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Re: Making Web Audio APIs More Competitive with native

From: Kumar <srikumarks@gmail.com>
Date: Sat, 11 Dec 2010 12:39:23 +0800
Message-ID: <AANLkTikEvugLqQKWz_4YUj9-EgdpTQCd9Btwduh-fd_O@mail.gmail.com>
To: Chris Rogers <crogers@google.com>
Cc: Noah Mendelsohn <nrm@arcanedomain.com>, public-xg-audio@w3.org, Doug Schepers <schepers@w3.org>
Hi Chris,

Yes, you're right about the immaturity of OpenSL ES. It is a
relatively recent spec indeed. OpenAL (together with EFX) is
a more mature candidate.

The symmetry I was referring to is more about the broad
principles behind considering existing APIs ... three of them -

1) Reducing developer cognitive load in the long run,
2) Maximizing audio hardware access in the long run and
3) Reducing browser implementation burden in the long run.

On various platforms, we have OpenAL, Core Audio,
DirectSound, OSS, ALSA, ESD, JACK, LADSPA. Of these,
possibly OpenAL has the widest base. If we're to look a couple
of years into the future, I can't help wonder if OpenSL ES
will be the more established native API. It is certainly getting
on to Android [http://developer.android.com/sdk/ndk/overview.html].

If OpenSL ES is prevalent on mobile platforms and it can
wrap around existing platform-specific audio APIs and codecs,
then having its object model directly available via Javascript
seems likely to maximize the audio hardware access across the
board. Given that platform vendors will provide the implementation,
adopting it will reduce the implementation burden on WebKit/Mozilla,
and reduce the need for developers to work with one more audio API
in the mix.


On Sat, Dec 11, 2010 at 2:34 AM, Chris Rogers <crogers@google.com> wrote:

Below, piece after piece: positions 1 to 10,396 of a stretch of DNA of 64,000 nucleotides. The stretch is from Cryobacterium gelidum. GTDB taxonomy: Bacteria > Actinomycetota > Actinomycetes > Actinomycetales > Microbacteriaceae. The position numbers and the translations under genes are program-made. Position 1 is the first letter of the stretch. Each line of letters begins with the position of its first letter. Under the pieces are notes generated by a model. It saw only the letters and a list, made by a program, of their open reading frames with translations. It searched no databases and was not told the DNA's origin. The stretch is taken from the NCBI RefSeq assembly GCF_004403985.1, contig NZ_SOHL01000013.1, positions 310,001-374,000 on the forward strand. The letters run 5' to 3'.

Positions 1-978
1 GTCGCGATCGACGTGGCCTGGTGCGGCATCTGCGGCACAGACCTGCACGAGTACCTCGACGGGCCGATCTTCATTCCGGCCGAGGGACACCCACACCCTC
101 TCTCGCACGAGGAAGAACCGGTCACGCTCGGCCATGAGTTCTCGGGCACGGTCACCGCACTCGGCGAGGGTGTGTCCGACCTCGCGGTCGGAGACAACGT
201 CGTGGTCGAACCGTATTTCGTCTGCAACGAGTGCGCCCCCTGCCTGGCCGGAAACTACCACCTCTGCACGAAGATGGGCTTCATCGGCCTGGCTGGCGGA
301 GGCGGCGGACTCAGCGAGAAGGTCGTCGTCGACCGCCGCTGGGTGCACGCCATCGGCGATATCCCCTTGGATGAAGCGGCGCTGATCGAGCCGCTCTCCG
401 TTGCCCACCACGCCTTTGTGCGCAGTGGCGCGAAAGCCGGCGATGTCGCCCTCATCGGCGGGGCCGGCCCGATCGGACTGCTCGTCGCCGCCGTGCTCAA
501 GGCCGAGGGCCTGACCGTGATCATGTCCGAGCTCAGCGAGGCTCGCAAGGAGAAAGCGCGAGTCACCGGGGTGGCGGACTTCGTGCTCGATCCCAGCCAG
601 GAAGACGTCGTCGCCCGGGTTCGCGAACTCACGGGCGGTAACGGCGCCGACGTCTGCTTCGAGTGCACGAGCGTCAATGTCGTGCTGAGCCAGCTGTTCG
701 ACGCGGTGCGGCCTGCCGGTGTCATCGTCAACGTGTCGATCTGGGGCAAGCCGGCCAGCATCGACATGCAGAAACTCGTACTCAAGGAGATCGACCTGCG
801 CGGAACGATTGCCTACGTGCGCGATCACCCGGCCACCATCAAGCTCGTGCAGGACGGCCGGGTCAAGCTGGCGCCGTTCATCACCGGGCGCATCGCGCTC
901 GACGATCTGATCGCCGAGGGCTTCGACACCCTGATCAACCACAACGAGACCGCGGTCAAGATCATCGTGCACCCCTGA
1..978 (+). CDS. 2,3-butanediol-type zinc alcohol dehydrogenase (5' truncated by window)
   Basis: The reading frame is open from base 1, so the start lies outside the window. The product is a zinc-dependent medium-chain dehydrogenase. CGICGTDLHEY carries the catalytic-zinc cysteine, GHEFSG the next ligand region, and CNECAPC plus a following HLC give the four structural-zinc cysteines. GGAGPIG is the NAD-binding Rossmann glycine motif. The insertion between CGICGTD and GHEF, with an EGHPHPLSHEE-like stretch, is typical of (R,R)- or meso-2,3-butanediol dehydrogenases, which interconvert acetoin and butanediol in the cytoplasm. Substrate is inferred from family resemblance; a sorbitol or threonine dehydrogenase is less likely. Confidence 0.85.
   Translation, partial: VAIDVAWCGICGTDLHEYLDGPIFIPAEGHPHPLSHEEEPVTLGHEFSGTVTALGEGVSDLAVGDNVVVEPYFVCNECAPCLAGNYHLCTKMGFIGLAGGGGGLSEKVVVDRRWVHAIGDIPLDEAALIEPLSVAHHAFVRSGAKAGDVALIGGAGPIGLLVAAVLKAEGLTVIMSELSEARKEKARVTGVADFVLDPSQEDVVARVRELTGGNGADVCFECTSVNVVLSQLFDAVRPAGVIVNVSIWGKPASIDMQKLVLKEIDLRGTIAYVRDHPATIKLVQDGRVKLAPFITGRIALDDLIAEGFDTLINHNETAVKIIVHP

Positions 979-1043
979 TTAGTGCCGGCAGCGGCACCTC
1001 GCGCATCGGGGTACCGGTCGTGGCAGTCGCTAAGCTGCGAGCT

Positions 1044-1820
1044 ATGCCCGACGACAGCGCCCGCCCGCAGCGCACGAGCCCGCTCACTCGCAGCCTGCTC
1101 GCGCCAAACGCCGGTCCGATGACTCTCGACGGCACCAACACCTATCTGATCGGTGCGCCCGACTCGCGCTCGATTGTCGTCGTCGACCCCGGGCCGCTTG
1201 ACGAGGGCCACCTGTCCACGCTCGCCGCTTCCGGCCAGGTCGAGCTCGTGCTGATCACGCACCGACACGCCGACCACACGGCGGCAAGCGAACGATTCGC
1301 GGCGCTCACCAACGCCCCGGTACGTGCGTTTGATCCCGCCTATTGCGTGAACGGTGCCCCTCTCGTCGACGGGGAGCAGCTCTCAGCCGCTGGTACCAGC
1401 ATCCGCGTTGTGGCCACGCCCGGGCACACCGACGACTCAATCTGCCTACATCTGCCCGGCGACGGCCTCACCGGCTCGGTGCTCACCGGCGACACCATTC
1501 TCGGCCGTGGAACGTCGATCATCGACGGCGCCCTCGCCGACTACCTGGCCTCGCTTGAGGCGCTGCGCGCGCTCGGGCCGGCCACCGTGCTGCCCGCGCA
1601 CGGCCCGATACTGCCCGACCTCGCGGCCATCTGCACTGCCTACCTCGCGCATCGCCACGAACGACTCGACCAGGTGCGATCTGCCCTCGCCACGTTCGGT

> Hi Kumar,
> There's a big difference between OpenGL and OpenSL.  OpenGL is a mature API
> which has existed for a long time, has many implementations supporting it,
> and lots of code written for it.  OpenSL is a much newer proposal which
> doesn't have these features.  Other than the name being similar to OpenGL, I
> don't think there's anything particularly "symmetric" about it.
> Chris
> On Thu, Dec 9, 2010 at 10:00 PM, Kumar <srikumarks@gmail.com> wrote:
>> Hi all,
>> I joined the public forum relatively recently and
>> I've been reading this thread with great interest.
>> The work on the audio API thus far is impressive.
>> That said, I couldn't help wonder whether some of
>> the initiatives in other standards groups can be
>> merged into this effort - particularly that of
>> OpenSL ES (http://www.khronos.org/opensles/)
>> That would make the audio path symmetric compared
>> to what the visual group is doing with WebGL, which
>> is taking OpenGL ES and making it available via
>> a JavaScript API built atop Canvas 3D.
>> Any thoughts on this? On first glance, there doesn't
>> seem to be anything particularly limiting about
>> OpenSL ES (to me at least) that would make it
>> inappropriate for web use. I hope to get a better
>> idea of it in the coming days.
>> Anyone here who straddles both groups?
>> Regards,
>> -Srikumar
>> On Fri, Dec 10, 2010 at 3:28 AM, Noah Mendelsohn <nrm@arcanedomain.com>
>> wrote:
>> >
>> >
>> > On 12/9/2010 2:12 PM, Chris Rogers wrote:
>> >>
>> >> I don't expect that a JavaScript developer is going to play with my API
>> >> for
>> >> a couple of weeks and come back with Digital Audio Workstation software
>> >> to
>> >> rival something like Apple's Logic Audio
>> >
>> > Indeed, but if we set off down the path that would lead to such things
>> > in,
>> > say 5 years, with interesting DAWs of lesser capability emerging along
>> > the
>> > way, that would be really wonderful.  I'm actually curious what will
>> > prove
>> > to be implementable in Javascript over time from a performance point of
>> > view.  E.g. it's very cool that Javascript is doing FFts with plausible
>> > performance today, but it will be interesting to see when it can do 20
>> > in
>> > parallel on a many core chip.  Still, this all looks very, very
>> > promising.
>> >  Thanks!
>> >
>> > Noah
>> >
>> >
>> >
Received on Saturday, 11 December 2010 04:52:01 UTC

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